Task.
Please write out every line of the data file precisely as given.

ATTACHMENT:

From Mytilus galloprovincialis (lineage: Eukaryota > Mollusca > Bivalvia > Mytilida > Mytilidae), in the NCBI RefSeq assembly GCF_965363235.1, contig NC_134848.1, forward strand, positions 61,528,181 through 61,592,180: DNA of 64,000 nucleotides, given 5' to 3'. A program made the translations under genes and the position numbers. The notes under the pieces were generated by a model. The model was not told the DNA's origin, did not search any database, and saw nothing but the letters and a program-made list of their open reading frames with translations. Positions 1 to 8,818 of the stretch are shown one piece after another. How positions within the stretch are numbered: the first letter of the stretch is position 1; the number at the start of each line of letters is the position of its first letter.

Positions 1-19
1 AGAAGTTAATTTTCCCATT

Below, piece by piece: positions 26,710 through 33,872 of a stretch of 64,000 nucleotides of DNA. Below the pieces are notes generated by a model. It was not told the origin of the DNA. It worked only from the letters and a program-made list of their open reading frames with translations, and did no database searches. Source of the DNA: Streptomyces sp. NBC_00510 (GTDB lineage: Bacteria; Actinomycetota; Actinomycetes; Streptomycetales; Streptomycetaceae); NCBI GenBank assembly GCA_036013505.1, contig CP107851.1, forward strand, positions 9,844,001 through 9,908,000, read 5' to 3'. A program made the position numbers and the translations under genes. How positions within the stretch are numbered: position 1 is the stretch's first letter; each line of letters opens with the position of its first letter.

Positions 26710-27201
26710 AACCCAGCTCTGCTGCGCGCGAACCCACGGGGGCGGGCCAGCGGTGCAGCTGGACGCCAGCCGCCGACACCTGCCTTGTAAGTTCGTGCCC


From Mytilus galloprovincialis (lineage: Eukaryota > Mollusca > Bivalvia > Mytilida > Mytilidae), in the NCBI RefSeq assembly GCF_965363235.1, contig NC_134848.1, forward strand, positions 61,528,181 through 61,592,180: DNA of 64,000 nucleotides, given 5' to 3'. A program made the translations under genes and the position numbers. The notes under the pieces were generated by a model. The model was not told the DNA's origin, did not search any database, and saw nothing but the letters and a program-made list of their open reading frames with translations. Positions 1 to 8,818 of the stretch are shown one piece after another. How positions within the stretch are numbered: the first letter of the stretch is position 1; the number at the start of each line of letters is the position of its first letter.

Positions 1-19
1 AGAAGTTAATTTTCCCATT

Below, piece by piece: positions 26,710 through 33,872 of a stretch of 64,000 nucleotides of DNA. Below the pieces are notes generated by a model. It was not told the origin of the DNA. It worked only from the letters and a program-made list of their open reading frames with translations, and did no database searches. Source of the DNA: Streptomyces sp. NBC_00510 (GTDB lineage: Bacteria; Actinomycetota; Actinomycetes; Streptomycetales; Streptomycetaceae); NCBI GenBank assembly GCA_036013505.1, contig CP107851.1, forward strand, positions 9,844,001 through 9,908,000, read 5' to 3'. A program made the position numbers and the translations under genes. How positions within the stretch are numbered: position 1 is the stretch's first letter; each line of letters opens with the position of its first letter.

Positions 26710-27201
26710 AACCCAGCTCTGCTGCGCGCGAACCCACGGGGGCGGGCCAGCGGTGCAGCTGGACGCCAGCCGCCGACACCTGCCTTGTAAGTTCGTGCCC